This article was originally published on Decisions in Dentistry. Written by Juan Carlos Ortiz Hugues, DDS, CEAS, an Endodontist practicing in Panama. He is a Global microscope user and has recently published “Ergonomics Applied to Dental Practice” published by Quintessence. He lectures globally on ergonomics using a microscope.
An exploration of various aspects of ergonomic practice that, if managed properly, can create an efficient working environment that promotes wellness among dental team members.
Reports indicate that 33% to 87% of dentists experience musculoskeletal pain and/or musculoskeletal disorders (MSDs) in their back, neck and shoulders.1,2 The high prevalence of MSDs among dental practitioners suggests the need for a greater focus on the practice of dental ergonomics, as this problem begins in dental school. In fact, research by Rising et al3 shows that 70% of dental students experience back pain by their third year of training.
Ergonomics is an applied multidisciplinary science that studies people’s efficiency in their working environment. It aims to increase safety and efficiency by optimizing the interaction between individuals and the tools and materials they use in their daily work. Beyond the physical aspects, however, there are mental considerations, as a truly ergonomic practice environment will not only support musculoskeletal health — it can also promote mental health by minimizing stress and fatigue.
The best approach, of course, is to prevent MSDs, because if not addressed in a timely manner these disorders can progress to serious illness — even to the point of permanent disability.4 Fortunately, these painful and potentially debilitating work-related injuries can be prevented. The key is to (1) address and optimize the body’s biomechanics during daily tasks, (2) use a teamwork approach with the appropriate technology, and (3) employ basic organizational techniques to minimize risk factors in clinical practice.5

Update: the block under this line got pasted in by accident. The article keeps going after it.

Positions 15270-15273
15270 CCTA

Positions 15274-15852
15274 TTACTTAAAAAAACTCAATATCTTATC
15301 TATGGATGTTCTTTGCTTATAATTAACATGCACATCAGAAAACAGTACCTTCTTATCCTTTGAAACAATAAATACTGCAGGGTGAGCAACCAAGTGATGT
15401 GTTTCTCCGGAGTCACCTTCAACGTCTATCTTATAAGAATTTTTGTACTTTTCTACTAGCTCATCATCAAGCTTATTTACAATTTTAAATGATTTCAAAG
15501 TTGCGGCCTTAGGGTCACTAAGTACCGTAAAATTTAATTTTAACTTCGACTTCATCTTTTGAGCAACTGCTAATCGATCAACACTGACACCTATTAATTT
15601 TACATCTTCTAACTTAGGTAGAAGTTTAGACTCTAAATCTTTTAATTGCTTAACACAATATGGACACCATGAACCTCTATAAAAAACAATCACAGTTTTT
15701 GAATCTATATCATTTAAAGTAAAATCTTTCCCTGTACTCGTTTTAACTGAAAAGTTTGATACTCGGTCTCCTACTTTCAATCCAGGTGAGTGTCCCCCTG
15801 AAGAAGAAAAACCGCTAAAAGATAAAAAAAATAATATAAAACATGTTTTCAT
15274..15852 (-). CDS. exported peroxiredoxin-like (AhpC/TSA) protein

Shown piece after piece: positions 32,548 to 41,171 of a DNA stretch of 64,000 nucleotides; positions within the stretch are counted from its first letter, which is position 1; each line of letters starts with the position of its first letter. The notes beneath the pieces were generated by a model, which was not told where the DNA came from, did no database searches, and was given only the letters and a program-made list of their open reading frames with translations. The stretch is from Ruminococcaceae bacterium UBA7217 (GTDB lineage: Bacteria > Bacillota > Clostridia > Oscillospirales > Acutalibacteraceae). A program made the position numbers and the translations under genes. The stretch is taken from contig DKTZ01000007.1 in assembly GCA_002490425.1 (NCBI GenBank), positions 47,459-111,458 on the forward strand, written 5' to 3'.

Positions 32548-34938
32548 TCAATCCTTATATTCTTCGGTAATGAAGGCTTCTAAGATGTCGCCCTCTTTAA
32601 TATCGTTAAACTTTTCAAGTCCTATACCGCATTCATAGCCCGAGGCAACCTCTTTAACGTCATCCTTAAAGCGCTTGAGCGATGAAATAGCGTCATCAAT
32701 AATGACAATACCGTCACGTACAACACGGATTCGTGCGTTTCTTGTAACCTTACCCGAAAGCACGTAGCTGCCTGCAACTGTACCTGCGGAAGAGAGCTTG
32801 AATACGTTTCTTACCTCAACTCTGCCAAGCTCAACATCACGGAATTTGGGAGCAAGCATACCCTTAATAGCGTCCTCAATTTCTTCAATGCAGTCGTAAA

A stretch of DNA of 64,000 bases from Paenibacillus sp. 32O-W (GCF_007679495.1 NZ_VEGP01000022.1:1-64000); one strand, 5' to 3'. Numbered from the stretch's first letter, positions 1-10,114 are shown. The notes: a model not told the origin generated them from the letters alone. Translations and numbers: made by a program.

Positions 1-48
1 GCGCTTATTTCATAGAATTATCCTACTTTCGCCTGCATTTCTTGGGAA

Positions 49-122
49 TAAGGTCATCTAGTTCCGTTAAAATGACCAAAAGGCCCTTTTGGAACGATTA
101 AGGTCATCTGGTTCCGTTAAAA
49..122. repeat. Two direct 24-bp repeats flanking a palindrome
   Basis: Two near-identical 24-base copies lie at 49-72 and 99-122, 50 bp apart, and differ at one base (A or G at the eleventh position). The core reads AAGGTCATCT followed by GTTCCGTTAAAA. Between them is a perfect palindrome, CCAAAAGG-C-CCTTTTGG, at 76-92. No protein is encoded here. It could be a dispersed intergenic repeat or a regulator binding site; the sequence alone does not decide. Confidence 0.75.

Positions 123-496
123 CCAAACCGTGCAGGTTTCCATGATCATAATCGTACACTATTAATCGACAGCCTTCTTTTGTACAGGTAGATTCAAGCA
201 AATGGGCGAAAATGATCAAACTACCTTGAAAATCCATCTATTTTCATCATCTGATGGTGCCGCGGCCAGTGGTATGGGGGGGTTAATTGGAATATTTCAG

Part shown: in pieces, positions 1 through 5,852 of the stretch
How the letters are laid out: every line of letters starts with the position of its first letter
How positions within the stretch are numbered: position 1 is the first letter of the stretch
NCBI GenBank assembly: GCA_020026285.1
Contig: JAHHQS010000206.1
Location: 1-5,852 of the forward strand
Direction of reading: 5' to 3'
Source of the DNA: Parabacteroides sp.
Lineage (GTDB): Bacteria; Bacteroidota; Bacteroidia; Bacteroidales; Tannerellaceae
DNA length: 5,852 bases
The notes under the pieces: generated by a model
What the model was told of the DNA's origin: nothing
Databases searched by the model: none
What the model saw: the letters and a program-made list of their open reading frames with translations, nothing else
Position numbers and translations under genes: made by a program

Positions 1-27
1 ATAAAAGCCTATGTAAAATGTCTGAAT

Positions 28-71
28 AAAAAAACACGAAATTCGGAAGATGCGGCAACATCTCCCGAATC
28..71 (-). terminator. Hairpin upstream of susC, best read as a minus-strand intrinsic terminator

FOUR FACTORS TO MANAGE
This article will explore the various considerations involved in ergonomic practice, including personal, organizational, financial and physical factors that, if managed properly, can help create an efficient working environment with minimal stress.
Personal Factors — Age, gender and hereditary traits are individual factors that impact operator performance and burnout susceptibility. In terms of preventing MSDs, maintaining physical fitness has been shown to help the body fatigue less rapidly and recover faster. In addition, personal habits — including sleep deprivation, substance abuse and smoking — can be significant problems affecting worker performance, especially in high-demand jobs and those with long duty periods.6–8
Mitigation strategies include practicing healthy habits outside of work, such as ensuring adequate sleep and exercising regularly to improve stamina.
Organizational Factors — Macroergonomics, a wing of the human factors and ergonomics sciences, plays an important role as it addresses the organizational and sociotechnical context of work processes. It aims to improve teamwork and organization, while also promoting efficiency within daily tasks — all of which helps support better treatment outcomes.9,10
Dental practice places multifactorial demands on clinicians due to the degree of precision involved in clinical care. In addition to time pressure, managing patient anxiety and a large armamentarium of instruments, equipment and materials creates a stressful environment — especially for practice owners.
These factors, which by necessity involve high cognitive demands, increase providers’ risk for MSDs and burnout, and thus must be properly managed to facilitate adequate performance and reduce physical and mental fatigue.11,12 Similarly, creating an ergonomic practice environment plays a crucial role in preventing psychological disorders related to depression and emotional exhaustion — risks that have been exacerbated as a result of the COVID-19 pandemic.13